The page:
It can be difficult to admit to yourself that you may be an introvert. When we think of people as being introverted, we often wrongly assume that they are people who don’t like people. However, as Susan Cain so effectively showed the world in her book, Quiet: The Power of Introverts in a World That Can't Stop Talking, introverts can be warm, interested in others, and powerful in their own right. Yet the stigma many still attach to being an introvert may lead people otherwise inclined to have these tendencies to resist if not deny them within themselves.
These nine behavioral signs of introversion can give you a start in learning about traits and attitudes that suggest your own personality may be less outer-oriented than you realize. See how many you feel honestly apply to you:
Being an introvert definitely has its advantages. You’re less likely to make a social gaffe, such as by inadvertently insulting someone whose opinion you don’t agree with. Because you enjoy reflecting on your own thoughts, you’ll be less likely to get bored when you're alone than someone who needs constant social stimulation. The only risk you face is that people who don’t know you might think you’re aloof or that you feel superior to everyone else. Giving yourself permission to be a little more open in revealing your thoughts and feelings may help you make the best of both worlds, being true to your personality while not erring in the direction of seeming antisocial.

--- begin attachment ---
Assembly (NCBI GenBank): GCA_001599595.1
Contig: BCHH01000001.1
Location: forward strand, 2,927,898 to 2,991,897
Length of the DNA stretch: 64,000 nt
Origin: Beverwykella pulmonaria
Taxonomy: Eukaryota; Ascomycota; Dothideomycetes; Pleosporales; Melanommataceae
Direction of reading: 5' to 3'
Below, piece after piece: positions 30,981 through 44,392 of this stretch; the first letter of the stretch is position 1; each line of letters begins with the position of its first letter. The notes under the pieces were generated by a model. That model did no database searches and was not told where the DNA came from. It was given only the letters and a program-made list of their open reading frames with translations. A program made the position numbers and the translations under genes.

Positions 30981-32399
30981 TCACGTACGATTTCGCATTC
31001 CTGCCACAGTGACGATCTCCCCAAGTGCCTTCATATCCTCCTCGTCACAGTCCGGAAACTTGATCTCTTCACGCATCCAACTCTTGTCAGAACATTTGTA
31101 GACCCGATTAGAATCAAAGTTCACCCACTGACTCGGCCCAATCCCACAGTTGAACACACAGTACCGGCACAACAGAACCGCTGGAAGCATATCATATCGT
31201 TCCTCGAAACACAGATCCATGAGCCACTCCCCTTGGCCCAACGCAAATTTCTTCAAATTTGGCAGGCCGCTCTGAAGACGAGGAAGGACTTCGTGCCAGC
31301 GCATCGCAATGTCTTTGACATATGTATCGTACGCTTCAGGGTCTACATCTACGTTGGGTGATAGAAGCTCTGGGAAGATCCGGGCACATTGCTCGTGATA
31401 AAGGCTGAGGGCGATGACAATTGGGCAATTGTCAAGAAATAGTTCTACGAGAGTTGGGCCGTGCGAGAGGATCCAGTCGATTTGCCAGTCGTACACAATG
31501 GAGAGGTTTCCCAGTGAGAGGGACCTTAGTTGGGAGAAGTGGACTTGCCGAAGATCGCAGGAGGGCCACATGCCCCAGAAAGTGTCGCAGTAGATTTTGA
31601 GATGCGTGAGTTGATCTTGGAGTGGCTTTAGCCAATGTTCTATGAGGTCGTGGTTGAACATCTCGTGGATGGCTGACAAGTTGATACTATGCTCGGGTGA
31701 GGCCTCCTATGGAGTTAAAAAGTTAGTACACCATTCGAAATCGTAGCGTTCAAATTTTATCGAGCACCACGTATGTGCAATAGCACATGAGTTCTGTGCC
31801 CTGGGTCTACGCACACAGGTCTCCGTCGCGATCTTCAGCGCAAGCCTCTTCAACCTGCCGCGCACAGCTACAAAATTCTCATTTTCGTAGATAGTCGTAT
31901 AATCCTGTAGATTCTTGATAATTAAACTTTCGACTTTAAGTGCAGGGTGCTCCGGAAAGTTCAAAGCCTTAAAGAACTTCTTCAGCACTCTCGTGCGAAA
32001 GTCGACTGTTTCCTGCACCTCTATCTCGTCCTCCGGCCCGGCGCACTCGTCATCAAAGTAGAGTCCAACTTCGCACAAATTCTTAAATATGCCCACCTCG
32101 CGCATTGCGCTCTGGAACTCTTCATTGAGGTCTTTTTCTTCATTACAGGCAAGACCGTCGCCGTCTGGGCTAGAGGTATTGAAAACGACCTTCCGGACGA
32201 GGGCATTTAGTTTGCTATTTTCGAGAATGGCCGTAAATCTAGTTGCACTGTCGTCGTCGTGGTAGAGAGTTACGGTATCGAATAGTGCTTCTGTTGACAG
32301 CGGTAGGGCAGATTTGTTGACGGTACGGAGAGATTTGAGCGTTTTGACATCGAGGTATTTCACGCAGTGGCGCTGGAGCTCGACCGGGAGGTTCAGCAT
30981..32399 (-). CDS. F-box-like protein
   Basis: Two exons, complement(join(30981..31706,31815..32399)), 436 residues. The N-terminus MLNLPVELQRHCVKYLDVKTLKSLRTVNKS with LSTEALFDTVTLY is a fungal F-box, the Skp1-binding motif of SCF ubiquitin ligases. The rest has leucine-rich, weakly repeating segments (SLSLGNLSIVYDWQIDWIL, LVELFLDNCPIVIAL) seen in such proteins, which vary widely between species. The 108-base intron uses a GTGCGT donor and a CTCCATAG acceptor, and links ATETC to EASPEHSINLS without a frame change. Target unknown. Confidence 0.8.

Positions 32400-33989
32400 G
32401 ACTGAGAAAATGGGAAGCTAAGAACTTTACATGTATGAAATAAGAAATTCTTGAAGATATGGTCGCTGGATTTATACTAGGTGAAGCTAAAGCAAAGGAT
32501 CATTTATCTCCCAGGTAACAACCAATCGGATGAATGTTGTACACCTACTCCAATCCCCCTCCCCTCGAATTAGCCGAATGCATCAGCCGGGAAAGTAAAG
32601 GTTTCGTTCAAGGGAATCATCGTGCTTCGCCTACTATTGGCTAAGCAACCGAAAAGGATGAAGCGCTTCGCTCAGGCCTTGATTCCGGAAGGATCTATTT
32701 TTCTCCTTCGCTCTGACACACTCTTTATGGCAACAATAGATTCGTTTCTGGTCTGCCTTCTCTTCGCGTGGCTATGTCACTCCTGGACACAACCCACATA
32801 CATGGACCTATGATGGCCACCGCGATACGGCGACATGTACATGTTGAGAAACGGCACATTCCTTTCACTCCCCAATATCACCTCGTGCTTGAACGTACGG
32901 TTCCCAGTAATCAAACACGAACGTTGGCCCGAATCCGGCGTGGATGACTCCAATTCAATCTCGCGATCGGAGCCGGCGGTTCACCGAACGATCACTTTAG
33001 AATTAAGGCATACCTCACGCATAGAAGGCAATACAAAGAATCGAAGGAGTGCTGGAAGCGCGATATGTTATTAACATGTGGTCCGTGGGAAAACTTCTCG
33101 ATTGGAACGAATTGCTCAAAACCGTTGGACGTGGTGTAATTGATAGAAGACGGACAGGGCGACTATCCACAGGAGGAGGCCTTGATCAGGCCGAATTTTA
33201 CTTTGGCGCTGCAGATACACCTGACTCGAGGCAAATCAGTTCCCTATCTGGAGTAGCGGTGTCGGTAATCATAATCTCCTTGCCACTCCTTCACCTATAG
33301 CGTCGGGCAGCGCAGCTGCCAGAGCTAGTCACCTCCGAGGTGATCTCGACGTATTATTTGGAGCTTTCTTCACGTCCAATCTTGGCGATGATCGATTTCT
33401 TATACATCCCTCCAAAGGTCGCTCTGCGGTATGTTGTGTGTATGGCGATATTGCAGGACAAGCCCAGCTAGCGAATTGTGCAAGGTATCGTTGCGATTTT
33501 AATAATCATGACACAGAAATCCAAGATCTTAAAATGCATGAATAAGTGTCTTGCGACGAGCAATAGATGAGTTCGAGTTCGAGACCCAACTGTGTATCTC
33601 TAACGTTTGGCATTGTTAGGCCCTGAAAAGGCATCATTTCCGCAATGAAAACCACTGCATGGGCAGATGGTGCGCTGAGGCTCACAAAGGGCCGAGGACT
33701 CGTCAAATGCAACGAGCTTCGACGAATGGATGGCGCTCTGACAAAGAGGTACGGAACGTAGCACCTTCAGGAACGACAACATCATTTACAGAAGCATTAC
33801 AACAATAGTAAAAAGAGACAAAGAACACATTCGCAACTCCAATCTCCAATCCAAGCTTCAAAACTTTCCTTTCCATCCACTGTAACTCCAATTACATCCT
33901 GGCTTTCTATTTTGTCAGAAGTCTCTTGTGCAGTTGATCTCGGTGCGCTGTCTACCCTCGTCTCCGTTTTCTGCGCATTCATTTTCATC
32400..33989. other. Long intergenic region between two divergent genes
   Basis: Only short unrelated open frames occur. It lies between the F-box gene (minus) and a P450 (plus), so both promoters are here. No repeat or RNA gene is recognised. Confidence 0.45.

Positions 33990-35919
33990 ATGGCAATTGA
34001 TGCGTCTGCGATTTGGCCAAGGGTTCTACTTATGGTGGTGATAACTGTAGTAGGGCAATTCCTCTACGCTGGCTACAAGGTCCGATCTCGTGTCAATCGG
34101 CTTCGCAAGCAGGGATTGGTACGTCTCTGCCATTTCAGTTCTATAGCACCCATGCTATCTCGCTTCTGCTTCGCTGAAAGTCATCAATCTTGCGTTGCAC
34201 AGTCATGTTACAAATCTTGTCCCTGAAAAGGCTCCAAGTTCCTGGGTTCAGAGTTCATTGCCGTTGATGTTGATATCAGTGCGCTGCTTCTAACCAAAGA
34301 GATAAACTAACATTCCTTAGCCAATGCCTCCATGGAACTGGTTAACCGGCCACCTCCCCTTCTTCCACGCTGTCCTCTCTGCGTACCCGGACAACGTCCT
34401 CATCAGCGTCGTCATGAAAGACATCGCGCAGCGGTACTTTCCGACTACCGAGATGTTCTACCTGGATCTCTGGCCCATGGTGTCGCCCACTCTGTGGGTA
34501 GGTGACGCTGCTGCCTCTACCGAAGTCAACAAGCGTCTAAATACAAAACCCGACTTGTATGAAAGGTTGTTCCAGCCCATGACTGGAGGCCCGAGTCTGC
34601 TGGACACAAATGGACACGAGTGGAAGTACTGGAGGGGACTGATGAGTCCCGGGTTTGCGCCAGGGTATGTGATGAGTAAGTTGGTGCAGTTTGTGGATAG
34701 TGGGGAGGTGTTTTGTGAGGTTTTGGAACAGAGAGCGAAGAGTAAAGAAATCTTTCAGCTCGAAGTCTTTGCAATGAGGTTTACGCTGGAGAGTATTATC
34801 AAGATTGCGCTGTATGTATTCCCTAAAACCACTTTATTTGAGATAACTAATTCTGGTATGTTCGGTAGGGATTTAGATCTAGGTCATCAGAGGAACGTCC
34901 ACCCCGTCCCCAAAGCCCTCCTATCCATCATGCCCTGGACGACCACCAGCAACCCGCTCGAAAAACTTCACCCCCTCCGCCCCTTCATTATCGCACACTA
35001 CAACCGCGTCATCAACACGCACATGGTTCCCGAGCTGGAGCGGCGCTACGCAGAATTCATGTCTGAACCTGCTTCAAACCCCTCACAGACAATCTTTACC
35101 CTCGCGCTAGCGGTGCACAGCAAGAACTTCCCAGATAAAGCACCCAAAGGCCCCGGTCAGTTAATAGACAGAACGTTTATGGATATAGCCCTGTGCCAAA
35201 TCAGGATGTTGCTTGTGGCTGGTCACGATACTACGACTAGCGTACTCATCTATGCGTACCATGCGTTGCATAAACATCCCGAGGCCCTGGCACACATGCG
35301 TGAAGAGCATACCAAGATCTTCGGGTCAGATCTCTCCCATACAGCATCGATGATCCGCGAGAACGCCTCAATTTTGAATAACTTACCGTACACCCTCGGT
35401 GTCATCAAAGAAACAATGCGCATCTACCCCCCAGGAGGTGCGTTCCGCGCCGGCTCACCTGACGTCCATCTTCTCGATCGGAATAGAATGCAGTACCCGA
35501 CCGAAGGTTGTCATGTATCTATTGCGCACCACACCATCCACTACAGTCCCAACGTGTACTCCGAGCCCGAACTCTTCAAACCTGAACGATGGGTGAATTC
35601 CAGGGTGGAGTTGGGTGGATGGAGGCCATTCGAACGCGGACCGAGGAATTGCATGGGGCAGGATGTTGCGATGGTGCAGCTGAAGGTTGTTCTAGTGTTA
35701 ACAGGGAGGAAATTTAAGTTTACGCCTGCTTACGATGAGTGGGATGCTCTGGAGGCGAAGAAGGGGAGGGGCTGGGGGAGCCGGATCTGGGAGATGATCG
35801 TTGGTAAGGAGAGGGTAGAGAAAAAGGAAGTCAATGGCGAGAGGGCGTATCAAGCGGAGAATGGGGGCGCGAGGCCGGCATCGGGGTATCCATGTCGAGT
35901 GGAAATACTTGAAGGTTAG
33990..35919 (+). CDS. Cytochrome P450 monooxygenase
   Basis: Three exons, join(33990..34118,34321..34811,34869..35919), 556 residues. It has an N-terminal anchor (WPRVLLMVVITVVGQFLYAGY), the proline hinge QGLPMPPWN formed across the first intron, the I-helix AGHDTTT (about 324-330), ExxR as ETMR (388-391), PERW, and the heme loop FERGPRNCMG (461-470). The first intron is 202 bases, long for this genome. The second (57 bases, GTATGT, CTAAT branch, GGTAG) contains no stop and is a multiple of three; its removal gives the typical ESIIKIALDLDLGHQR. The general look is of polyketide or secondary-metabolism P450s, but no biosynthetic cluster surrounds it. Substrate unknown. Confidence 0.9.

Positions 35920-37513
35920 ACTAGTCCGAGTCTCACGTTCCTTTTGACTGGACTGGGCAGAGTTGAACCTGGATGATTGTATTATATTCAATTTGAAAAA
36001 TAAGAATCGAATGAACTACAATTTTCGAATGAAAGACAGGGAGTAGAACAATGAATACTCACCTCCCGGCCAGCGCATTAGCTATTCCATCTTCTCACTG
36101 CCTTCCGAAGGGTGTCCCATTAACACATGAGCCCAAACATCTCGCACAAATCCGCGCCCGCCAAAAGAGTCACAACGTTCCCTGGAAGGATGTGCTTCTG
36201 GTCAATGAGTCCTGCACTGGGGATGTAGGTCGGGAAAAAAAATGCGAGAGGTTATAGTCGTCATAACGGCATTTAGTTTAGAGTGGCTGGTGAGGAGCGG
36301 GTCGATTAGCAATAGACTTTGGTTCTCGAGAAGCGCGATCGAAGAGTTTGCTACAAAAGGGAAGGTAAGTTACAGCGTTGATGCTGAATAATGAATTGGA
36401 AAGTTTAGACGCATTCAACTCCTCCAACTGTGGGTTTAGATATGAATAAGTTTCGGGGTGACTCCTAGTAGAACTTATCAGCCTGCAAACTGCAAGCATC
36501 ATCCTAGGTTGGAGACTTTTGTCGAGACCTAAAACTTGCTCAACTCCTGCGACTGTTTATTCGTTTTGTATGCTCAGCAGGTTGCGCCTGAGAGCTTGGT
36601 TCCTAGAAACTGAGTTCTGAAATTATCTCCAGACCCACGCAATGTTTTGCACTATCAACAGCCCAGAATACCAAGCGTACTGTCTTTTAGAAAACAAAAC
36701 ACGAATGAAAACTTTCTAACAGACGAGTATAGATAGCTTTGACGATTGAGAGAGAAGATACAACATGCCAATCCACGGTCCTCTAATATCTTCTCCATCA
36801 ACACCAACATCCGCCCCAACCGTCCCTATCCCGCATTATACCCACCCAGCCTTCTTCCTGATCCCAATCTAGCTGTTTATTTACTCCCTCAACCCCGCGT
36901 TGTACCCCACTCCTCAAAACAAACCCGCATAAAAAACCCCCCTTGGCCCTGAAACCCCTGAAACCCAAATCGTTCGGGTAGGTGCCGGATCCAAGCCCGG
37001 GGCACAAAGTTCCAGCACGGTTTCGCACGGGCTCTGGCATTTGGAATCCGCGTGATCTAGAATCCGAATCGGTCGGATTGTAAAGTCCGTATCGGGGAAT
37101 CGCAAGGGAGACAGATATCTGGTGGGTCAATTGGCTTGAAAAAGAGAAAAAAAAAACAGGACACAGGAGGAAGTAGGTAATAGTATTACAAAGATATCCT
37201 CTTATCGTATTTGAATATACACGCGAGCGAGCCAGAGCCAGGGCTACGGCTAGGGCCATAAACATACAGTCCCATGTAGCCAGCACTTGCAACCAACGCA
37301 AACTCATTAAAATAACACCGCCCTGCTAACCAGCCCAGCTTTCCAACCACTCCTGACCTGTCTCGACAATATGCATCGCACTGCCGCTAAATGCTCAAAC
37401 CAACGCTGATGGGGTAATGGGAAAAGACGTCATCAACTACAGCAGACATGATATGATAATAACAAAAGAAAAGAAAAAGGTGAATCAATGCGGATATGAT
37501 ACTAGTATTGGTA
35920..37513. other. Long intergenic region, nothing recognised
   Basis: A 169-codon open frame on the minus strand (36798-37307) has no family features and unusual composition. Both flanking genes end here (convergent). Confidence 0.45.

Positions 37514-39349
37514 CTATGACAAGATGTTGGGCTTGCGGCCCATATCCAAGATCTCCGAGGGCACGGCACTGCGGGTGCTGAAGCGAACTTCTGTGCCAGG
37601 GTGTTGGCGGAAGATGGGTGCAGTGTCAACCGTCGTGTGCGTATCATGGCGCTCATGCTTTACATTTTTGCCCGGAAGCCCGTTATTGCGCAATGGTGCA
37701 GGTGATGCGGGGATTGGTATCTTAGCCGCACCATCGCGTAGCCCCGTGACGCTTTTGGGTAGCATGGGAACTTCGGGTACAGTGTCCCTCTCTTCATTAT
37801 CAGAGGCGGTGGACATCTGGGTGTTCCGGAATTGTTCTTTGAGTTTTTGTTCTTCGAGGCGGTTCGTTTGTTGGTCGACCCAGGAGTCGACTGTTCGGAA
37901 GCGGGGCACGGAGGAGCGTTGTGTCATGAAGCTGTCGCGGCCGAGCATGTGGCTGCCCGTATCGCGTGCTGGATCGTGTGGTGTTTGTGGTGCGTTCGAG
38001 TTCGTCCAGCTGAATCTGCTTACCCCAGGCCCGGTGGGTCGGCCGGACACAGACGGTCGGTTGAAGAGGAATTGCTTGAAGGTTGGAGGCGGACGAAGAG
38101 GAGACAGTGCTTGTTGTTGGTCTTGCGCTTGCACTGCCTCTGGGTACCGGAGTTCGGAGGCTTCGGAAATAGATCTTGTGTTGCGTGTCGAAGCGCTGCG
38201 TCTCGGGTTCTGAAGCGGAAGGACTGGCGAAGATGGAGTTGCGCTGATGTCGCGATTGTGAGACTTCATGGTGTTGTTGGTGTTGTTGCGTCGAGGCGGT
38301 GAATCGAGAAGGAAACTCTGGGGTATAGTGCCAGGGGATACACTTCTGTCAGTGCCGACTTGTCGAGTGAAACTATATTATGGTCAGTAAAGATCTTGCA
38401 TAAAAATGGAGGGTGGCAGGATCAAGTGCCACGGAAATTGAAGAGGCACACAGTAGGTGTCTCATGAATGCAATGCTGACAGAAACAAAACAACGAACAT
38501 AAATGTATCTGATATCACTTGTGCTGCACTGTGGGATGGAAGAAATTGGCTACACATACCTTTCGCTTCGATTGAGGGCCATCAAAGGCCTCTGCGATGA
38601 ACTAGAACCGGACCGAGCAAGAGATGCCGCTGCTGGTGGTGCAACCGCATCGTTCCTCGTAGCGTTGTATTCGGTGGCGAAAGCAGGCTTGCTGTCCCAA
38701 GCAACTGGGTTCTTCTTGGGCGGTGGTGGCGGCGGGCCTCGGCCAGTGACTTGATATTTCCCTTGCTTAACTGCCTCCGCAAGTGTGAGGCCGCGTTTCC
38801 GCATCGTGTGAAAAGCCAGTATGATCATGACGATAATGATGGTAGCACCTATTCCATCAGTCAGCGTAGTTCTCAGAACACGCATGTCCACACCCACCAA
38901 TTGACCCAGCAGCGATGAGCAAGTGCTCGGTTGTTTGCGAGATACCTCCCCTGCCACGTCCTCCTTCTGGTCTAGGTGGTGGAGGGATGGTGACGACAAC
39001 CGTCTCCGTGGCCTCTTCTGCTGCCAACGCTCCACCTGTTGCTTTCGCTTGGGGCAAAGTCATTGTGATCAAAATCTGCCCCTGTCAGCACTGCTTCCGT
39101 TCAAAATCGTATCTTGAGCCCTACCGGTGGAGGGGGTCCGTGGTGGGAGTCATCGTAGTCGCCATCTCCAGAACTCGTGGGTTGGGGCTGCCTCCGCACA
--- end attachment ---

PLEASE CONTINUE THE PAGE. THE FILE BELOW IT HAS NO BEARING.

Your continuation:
If, on the other hand, you’re an all-out extravert, you might benefit from practicing a little introversion in your daily life. See what it’s like not to be the first one to speak, take charge, or offer your opinion. It’s possible that allowing yourself to tap into your secret introvert may help you experience the world in a new, more reflective manner.
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Ponari, M., Trojano, L., Grossi, D., & Conson, M. (2013). “Avoiding or approaching eyes”? Introversion/extraversion affects the gaze-cueing effect. Cognitive Processing, 14(3), 293-299. doi:10.1007/s10339-013-0559-z